With the summer's Television Critics Association (TCA) sessions currently underway, Amazon Studios is upping its programming slate by announcing three new series. Series receiving a greenlight include drama The Expatriates from Nicole Kidman's Blossom Films and based on the best-selling novel by Janice Y.K Lee; a two-season commitment to horror series THEM from Lena Waithe and writer Little Marvin; and sci-fi romantic comedy series Upload from Greg Daniels (The Office).
Here's a deeper dive into what we now know about the three Amazon Studios series:
The Expatriates: Set against the backdrop of "The Vertical City" of Hong Kong, "The Expatriates" is a drama series that will explore the vibrant lives of a close-knit expatriate community: where affluence is celebrated, friendships are intense but knowingly temporary, and personal lives, deaths and marriages are played out publicly — then retold with glee.
The world of The Expatriates includes Margaret, a world-renowned American architect struggling with the unwavering suspicion that something could be wrong with her latest project — an ambitious skyscraper already gracing the Hong Kong skyline — until an unexpected event upends her life; Mercy, a Korean-American college graduate with a questionable past seeking a new life, who quickly finds herself embroiled in an unforgivable scandal; Hilary, a British expat who yearns for a child despite her uncertain marriage, then dabbles in local customs and make-believe identities in a deliberate attempt to change her fate; Tammy, a high-flying alpha-expat who is blindsided when her husband's Chinese second family appears on her doorstep; Barbara, whose decadent lifestyle belies a ticking clock; Franny, an Australian expat loyal to anyone she's having lunch with, who faces an existential crisis; and Olivia, a Chinese local socialite who experiences a humiliating loss of status.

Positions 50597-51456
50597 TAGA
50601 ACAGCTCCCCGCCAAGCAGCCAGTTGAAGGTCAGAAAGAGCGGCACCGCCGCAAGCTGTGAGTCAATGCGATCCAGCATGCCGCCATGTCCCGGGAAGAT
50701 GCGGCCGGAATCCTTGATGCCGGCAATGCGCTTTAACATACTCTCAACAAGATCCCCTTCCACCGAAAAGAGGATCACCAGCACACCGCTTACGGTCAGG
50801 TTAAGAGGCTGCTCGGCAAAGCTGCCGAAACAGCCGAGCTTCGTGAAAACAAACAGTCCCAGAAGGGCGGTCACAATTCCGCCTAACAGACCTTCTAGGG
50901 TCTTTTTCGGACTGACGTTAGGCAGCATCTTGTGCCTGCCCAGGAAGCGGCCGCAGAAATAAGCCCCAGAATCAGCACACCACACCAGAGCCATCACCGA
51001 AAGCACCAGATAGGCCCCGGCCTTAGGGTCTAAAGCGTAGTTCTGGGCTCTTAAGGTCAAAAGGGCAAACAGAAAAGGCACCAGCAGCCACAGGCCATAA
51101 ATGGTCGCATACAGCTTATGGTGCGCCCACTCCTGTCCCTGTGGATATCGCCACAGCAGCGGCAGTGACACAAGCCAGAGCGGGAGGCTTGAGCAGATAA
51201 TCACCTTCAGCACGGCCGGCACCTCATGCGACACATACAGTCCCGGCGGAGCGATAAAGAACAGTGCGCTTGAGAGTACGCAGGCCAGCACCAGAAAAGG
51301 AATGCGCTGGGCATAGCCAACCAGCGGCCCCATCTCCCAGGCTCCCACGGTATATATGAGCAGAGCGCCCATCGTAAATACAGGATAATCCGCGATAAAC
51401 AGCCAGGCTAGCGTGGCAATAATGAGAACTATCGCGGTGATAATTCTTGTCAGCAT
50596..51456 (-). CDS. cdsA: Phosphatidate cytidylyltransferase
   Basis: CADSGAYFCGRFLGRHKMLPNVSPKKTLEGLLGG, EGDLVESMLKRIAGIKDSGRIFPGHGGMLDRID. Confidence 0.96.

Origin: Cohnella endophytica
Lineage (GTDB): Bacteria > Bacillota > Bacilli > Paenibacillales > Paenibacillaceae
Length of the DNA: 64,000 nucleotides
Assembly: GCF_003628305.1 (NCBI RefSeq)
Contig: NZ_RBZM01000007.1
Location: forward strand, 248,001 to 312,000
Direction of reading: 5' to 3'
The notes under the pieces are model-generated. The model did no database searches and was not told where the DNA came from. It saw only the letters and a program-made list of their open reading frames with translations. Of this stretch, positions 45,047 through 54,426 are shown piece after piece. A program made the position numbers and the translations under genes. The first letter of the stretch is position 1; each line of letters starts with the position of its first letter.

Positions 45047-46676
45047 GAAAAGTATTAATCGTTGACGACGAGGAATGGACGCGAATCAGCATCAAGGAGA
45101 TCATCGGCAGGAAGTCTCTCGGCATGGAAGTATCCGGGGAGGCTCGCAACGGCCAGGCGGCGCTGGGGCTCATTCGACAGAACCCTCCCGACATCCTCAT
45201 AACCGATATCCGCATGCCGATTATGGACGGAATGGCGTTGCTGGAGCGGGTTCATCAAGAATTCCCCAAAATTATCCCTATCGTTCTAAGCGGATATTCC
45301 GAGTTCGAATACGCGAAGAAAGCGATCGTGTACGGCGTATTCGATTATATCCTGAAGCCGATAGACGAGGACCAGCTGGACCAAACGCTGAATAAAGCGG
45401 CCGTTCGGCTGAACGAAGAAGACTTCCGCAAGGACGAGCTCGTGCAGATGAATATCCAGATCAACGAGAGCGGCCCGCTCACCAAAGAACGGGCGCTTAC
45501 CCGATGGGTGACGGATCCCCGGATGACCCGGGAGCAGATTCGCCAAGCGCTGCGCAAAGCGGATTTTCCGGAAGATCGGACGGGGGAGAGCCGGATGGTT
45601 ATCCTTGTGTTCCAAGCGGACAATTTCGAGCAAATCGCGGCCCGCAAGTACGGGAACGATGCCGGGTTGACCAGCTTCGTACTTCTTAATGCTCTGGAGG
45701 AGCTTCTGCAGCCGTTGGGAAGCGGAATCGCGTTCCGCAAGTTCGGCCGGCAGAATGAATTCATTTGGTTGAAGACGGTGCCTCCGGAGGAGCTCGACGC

"'The Expatriates' is just the beginning of our shared goal in making delicious stories with something meaningful to say about the world." – Nicole Kidman
Executive produced by Kidman and Per Saari for Blossom Films and Theresa Park for POW! Productions, The Expatriates is based on Lee's novel and adapted by award-winning screenwriter Alice Bell; with Lee serving as a consulting producer.
THEM: Covenant: The 1953-set anthology series follows the still-to-be-cast characters of Alfred and Lucky Emory who decide to move their family from North Carolina to an all-white Los Angeles neighborhood. The family's home on a tree lined, seemingly idyllic street becomes ground zero where malevolent forces both real and supernatural threaten to taunt, ravage and destroy them.
Along with Waithe, THEM: Covenant is also executive produced by Marvin, Roy Lee, Miri Yoon; and Vertigo Prime's Michael Connelly.
"Little Marvin's script stayed with me for weeks after I read it. He's written something that's provocative and terrifying. The first season will speak to how frightening it was to be black in 1953. It will also remind us that being black in 2018 is just as horrifying. This anthology series will examine the cultural divides among all of us and explore us vs THEM in a way we've never seen before." – Lena Waithe
Upload: The 10-episode half-hour sci-fi romantic comedy series is set in the near future, where people who are near death can be "uploaded" into a virtual afterlife of their choice. In 2033, secretly romantic Brooklyn-born Nora (Andy Allo) works customer service for a luxurious virtual reality environment. When handsome L.A. party boy Nathan's (Robbie Amell) self-driving car crashes, his high-maintenance girlfriend uploads him permanently into Nora's VR world.
Created by Daniels, the Parks and Recreation co-creator is writing, directing the pilot, and serving as series showrunner; and executive producing with producing partner Howard Klein.
"Amazon is the perfect place to make Upload because of their strong creative team, and because it's a company that could actually one day host a digital afterlife. If I get in good with them, I'm hoping for a big discount on my first thousand years." – Greg Daniels